Despite a childhood of perpetual neglect and poverty, Wynne Jones was able to win a place at Oxford. She recalls, "C. S. Lewis and J. R. R. Tolkien were both lecturing then, Lewis booming to crowded halls and Tolkien mumbling to me and three others. Looking back, I see both of them had enormous influence on me, but it is hard to say how, except that they must have been equally influential to others too. I later discovered that almost everyone who went on to write children’s books --- Penelope Lively, Jill Paton Walsh, to name only two --- was at Oxford at the same time as me, but I barely met them and we never at any time discussed fantasy."
Wynne Jones did not come to write her own books until after she had children of her own. Initially she thought she would be writing novels for adults, "but my children took a hand there," she writes. "...as the children grew older, they gave me the opportunity to read all the children’s books which I had never had as a child and, what was more, I could watch their reactions while we read them. Very vigorous those were too. They liked exactly the kind of books --- full of humour and fantasy, but firmly referred to real life --- which I had craved for in Thaxted. Somewhere here it dawned on me that I was going to have to write to fantasy anyway, because I was not able to believe in most people’s version of normal life. I started trying. What I wrote was rejected by publishers and agents with shock and puzzlement."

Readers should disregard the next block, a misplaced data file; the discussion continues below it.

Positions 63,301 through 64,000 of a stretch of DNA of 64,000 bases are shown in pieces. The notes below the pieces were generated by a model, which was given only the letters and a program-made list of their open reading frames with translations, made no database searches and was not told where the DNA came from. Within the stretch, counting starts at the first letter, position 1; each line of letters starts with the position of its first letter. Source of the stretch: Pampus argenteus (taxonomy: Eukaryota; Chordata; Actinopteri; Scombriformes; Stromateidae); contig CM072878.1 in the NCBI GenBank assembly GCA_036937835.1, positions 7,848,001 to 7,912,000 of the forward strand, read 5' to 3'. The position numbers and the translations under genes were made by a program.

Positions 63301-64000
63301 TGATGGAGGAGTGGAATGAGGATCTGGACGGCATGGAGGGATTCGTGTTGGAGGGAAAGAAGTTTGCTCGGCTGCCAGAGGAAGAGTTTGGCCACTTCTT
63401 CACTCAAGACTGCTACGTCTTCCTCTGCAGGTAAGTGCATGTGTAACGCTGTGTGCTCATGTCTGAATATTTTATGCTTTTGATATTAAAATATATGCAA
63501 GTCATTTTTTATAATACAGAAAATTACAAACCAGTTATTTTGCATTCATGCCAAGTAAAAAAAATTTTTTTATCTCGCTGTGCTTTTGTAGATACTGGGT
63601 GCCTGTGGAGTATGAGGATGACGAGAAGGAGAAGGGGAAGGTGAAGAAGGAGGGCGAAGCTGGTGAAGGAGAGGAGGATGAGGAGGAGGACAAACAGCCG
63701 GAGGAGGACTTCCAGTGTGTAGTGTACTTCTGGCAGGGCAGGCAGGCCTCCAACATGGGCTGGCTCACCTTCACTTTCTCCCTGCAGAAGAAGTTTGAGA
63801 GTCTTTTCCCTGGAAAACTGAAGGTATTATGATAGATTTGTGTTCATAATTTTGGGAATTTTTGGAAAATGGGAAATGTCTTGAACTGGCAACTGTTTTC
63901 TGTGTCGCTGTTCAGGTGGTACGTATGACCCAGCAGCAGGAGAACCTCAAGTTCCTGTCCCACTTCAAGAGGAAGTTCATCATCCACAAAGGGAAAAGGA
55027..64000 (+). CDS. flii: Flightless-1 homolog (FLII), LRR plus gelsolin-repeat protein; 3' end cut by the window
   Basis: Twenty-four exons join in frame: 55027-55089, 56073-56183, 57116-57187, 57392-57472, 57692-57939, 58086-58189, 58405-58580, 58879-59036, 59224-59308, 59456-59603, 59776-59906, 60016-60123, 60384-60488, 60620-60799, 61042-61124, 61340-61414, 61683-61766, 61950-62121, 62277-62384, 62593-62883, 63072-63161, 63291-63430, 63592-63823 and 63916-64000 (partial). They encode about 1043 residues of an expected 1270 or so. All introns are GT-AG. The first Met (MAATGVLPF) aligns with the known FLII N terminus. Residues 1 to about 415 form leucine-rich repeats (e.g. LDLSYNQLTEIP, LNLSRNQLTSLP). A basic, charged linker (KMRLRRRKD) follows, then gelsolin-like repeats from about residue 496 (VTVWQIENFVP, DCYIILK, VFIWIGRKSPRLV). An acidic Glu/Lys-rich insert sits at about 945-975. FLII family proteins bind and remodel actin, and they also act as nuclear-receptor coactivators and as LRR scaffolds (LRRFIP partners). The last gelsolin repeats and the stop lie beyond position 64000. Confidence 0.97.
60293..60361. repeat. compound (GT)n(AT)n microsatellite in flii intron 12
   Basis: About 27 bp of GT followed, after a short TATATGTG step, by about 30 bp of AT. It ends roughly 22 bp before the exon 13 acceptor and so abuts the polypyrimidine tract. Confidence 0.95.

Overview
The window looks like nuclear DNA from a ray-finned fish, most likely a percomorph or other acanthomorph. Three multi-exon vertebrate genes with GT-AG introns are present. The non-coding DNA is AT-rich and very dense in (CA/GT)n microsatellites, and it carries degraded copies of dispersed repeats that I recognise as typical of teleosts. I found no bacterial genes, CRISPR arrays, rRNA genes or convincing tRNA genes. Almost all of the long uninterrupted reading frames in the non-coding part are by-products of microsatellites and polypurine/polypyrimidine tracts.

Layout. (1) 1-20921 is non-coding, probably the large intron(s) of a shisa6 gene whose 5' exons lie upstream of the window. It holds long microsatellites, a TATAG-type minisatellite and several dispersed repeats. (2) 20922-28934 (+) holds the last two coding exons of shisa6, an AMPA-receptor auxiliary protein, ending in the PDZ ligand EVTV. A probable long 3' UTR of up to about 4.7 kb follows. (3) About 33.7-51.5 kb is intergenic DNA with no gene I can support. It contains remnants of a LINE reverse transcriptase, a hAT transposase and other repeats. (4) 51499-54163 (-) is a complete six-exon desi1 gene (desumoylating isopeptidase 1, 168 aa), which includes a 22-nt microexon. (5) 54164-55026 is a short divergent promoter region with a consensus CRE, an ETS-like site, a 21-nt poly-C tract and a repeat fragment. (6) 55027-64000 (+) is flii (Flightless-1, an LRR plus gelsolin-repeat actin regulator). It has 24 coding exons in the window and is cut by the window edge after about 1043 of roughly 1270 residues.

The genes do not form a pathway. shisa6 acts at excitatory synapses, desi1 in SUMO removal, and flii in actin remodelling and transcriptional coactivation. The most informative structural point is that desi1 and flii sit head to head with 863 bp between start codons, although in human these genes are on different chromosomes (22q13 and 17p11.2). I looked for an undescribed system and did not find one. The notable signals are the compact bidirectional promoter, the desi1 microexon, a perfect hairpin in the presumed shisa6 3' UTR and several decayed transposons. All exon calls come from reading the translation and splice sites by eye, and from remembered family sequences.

Witch Week from the Chrestomanci series --- and Rowling's books about a magical boarding school. In an interview with The Guardian in 2003, Diana Wynne Jones graciously commented, "I think that she [Rowling] read my books as a young person and remembered lots of stuff; there are so many striking similarities."
In response to the frequently asked question of why she writes for children, Diana Wynne Jones said, “Why do I write for children? There is one good reason. I would hope to encourage some part of one generation at least to use their minds as minds are supposed to be used. A book for children, like the myths and folktales that tend to slide into it, is really a blueprint for dealing with life. For that reason, it might have a happy ending, because nobody ever solved a problem while believing it was hopeless.”
Diana Wynne Jones died this weekend after a long battle with cancer. She leaves behind family, friends, and many fans. There is a Hebrew proverb --- the origins of which escape me at the moment --- to the effect that when a life is lost, a whole world is lost. In her case, it wasn't just one world lost, but many. A prolific and endlessly original fantasy author, she was the creator and chronicler of many worlds.
The Guardian obituary:
Diana Wynne Jones's life, in her own words:
Sarah A. Wood, a reviewer for teenreads.com and kidsreads.com since 2003, is a lifetime reader and writer. She refuses to accept that there are people who don't like to read and stubbornly believes this is only because they have not met the right book yet.